5    Modification to existing root & compound words

What do we mean by 'words' and 'meanings'

It is probably easiest to think of a 'meaning' as something that you know in your own language.  Let us take 'thought' as an example.  The Algilez word that we could use for this might be 'fort', 'føt', 'fot' etc.  Suppose we wanted to use  'fort' but found that it was already being used (for a castle, say).  Hence we have a meaning, 'thought', a choice of words, fort', 'føt', 'fot' etc, one of which is already being used for a different meaning 'castle'.

If we decide that we want to use the word fort' for the meaning: thought, then we have to find another word for the meaning: castle. 


Hence, in some cases the desired root or compound word may already be in use.  In that case the judgement must be made as to whether a another new word should be chosen or whether the existing word should be used.  In that case, a word must then be found to replace the existing one, i.e. we would have to find another Algilez word to represent 'castle'.  During the early days of Algilez development, this happened frequently.  As development continues, the scope to make major changes like that decreases but may still be necessary from time to time.  Here are some suggested procedures to be followed:-


The main problem is to be aware of the ‘Domino Effect’, where the taking of an existing root word from one meaning, results in it having to be replaced by taking another root word from yet another meaning and so on.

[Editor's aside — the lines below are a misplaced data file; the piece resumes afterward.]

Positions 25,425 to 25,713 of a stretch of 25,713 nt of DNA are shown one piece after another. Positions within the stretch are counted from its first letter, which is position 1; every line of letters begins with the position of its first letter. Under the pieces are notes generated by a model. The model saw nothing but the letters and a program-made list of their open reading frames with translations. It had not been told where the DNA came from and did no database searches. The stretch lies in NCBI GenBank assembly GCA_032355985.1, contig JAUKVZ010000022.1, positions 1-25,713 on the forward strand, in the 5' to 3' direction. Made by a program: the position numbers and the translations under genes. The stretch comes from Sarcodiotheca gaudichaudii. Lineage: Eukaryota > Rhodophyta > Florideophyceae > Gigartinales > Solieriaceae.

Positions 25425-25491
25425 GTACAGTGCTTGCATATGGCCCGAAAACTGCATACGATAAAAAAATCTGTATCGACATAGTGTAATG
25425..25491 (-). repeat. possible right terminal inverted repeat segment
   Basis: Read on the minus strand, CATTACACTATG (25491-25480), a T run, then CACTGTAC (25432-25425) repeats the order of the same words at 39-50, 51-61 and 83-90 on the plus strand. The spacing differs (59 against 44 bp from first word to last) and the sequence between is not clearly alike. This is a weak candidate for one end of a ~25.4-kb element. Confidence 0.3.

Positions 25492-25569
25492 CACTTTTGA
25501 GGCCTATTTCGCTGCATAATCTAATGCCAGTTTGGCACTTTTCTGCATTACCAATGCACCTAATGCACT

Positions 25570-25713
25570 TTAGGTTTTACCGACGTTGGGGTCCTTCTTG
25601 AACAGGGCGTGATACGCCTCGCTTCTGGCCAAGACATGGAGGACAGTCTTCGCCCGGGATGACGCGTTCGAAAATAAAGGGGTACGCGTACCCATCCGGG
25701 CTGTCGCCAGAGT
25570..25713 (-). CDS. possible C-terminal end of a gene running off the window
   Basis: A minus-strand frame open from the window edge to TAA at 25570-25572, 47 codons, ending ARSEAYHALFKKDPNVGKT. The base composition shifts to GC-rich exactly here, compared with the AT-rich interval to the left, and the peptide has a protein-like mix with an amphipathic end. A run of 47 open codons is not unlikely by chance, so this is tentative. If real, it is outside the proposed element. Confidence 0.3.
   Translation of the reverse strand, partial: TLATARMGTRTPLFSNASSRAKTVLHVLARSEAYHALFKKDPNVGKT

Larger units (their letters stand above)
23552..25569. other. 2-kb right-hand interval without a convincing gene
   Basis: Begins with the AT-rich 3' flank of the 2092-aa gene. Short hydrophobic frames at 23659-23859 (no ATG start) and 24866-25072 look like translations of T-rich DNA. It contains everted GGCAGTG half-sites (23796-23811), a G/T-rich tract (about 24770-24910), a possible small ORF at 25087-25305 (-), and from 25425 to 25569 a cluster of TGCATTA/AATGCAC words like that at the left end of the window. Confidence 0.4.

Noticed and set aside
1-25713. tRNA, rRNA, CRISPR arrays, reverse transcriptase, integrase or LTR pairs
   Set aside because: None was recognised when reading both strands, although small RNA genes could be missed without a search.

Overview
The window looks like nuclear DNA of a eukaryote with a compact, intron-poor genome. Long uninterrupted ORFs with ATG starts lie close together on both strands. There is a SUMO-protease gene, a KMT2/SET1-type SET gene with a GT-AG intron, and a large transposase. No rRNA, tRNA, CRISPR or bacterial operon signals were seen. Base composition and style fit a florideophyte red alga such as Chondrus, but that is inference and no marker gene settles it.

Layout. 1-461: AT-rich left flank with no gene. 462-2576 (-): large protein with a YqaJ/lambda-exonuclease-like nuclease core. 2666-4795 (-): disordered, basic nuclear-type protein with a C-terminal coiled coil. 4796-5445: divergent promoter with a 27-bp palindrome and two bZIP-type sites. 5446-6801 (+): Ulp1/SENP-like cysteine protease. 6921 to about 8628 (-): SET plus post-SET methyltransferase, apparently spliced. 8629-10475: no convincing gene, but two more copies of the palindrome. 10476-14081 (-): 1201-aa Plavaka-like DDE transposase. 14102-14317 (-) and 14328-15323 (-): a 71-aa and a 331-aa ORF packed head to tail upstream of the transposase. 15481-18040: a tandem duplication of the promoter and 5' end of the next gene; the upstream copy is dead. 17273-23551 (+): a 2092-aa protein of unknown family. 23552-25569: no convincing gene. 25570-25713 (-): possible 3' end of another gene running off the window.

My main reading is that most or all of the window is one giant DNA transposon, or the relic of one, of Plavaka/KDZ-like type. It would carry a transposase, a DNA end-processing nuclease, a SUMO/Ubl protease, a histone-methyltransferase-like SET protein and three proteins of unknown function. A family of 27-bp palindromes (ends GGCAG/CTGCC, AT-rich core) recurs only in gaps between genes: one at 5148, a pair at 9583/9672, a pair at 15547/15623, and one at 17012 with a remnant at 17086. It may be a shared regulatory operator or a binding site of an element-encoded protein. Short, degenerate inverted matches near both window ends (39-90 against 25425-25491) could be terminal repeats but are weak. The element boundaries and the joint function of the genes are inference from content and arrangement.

a.  If someone finds that there is not a corresponding Algilez word for a word in their natural language, and that the most appropriate Algilez word has already been used (i.e. the desired root word is already being used for another Algilez meaning) then it is possible to change it, to free the desired root word (where the new meaning is considered more appropriate for that root word).  However the existing meaning must then be found a replacement root word. 

b.  There are obviously only a limited number of single syllable, consonant–vowel–consonant root words possible.  Once those are used then the root words start to become more complicated and possibly multi-syllable.  It is important that root words are not wasted on the lesser used meanings where a compound word would be perfectly acceptable.  Similarly, the most frequently used meanings should be allocated the simplest and most compact root words.

c.  If the desired compound word is already in use then it can only be used if the new meaning is considered more appropriate for that word and if a replacement compound word can be found for the previously used meaning.


Last revised: 29 July 2014